The market sell-off that began in late February has continued through mid-March. For all of us, this is arguably the least important aspect of the crisis, with the health and safety of our loved ones and fellow citizens the most important. But since we are entrusted with the stewardship of our clients’ financial lives, we will focus this communication on the market reaction to the crisis.
While the reason for the sell-off is new and unprecedented – a forced halt of economic activity due to a virus – the nature of the panic itself is not new. Extreme selling begets more selling leading investors to all rush for the exits at the same time.
Some of this selling is entirely warranted. If you need to shore up your personal finances to get through a period of unemployment, or you are leveraged and need to raise cash to cover a margin call, then selling stocks may be your only option.
But selling financial assets like stocks and bonds in an effort to “manage risk” and “avoid” more downside, while comforting, may paradoxically increase your long-term risk. Before joining the herd selling mentality consider the following risks:
One of the obvious risks of selling stocks after a crash or during a panic is timing. If you sell now, when will you know the best time to re-enter the market? Chances are good that at the bottom, wherever and whenever we reach it, no one will want to buy. Oddly, Wall Street is the only market place in the world where nobody shows up when the merchandise goes on sale.
The majority of investors will wait until it feels safe to get back in. By then, most likely, prices will be higher than where you sold. We saw this dynamic play out in real time during the financial crisis. The market offered up “once in a century bargains” with only a few astute takers. Some investors who sold waited years and years to re-enter. Finally feeling good about stocks at higher prices.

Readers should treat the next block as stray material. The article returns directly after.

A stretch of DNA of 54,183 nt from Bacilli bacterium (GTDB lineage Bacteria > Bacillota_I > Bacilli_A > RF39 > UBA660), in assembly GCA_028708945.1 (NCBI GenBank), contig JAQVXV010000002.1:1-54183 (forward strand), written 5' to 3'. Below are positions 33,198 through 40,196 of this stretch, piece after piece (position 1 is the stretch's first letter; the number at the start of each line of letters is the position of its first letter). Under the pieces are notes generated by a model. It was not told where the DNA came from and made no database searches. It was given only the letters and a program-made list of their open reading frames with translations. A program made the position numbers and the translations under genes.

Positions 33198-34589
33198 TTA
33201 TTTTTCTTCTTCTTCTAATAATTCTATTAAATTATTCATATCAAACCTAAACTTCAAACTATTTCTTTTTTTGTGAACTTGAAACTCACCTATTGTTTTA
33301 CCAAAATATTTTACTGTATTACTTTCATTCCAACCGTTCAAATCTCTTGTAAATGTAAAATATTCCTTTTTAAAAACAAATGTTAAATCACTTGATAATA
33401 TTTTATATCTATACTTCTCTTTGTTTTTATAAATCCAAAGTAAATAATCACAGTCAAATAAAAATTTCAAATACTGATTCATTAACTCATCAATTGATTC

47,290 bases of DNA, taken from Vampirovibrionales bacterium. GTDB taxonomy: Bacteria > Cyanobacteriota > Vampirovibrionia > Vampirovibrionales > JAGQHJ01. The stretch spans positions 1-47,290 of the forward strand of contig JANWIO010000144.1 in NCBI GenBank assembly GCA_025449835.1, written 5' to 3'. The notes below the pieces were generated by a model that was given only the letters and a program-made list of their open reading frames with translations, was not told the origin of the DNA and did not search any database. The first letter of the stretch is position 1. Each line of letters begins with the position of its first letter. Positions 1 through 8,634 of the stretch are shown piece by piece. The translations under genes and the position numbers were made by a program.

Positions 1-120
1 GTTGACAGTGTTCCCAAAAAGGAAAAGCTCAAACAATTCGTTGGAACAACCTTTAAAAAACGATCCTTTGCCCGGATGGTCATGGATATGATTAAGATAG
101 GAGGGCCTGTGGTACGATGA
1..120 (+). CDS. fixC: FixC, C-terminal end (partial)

The two charts below from Michael Batnick at The Irrelevant Investor provide some interesting perspective on market selloffs and recoveries. The first shows the average return of the S&P 500 following various levels of decline. Note that declines are generally followed by positive returns and that the relationship between declines and returns is inverse. The greater the decline the higher the future return.
The second chart is even more interesting as it highlights not the average return, but the worst return achieved following various levels of decline. The bad news is that the worst return over a 3 and six month period is typically not very good, though it improves as the decline steepens. The good news is that returns following steep declines improve markedly over the 1 and 3 year time horizons. Yes, markets can and likely will go lower. But if you are not a forced seller, then trying to time your entry and exits over a short period of time will likely lead to frustration.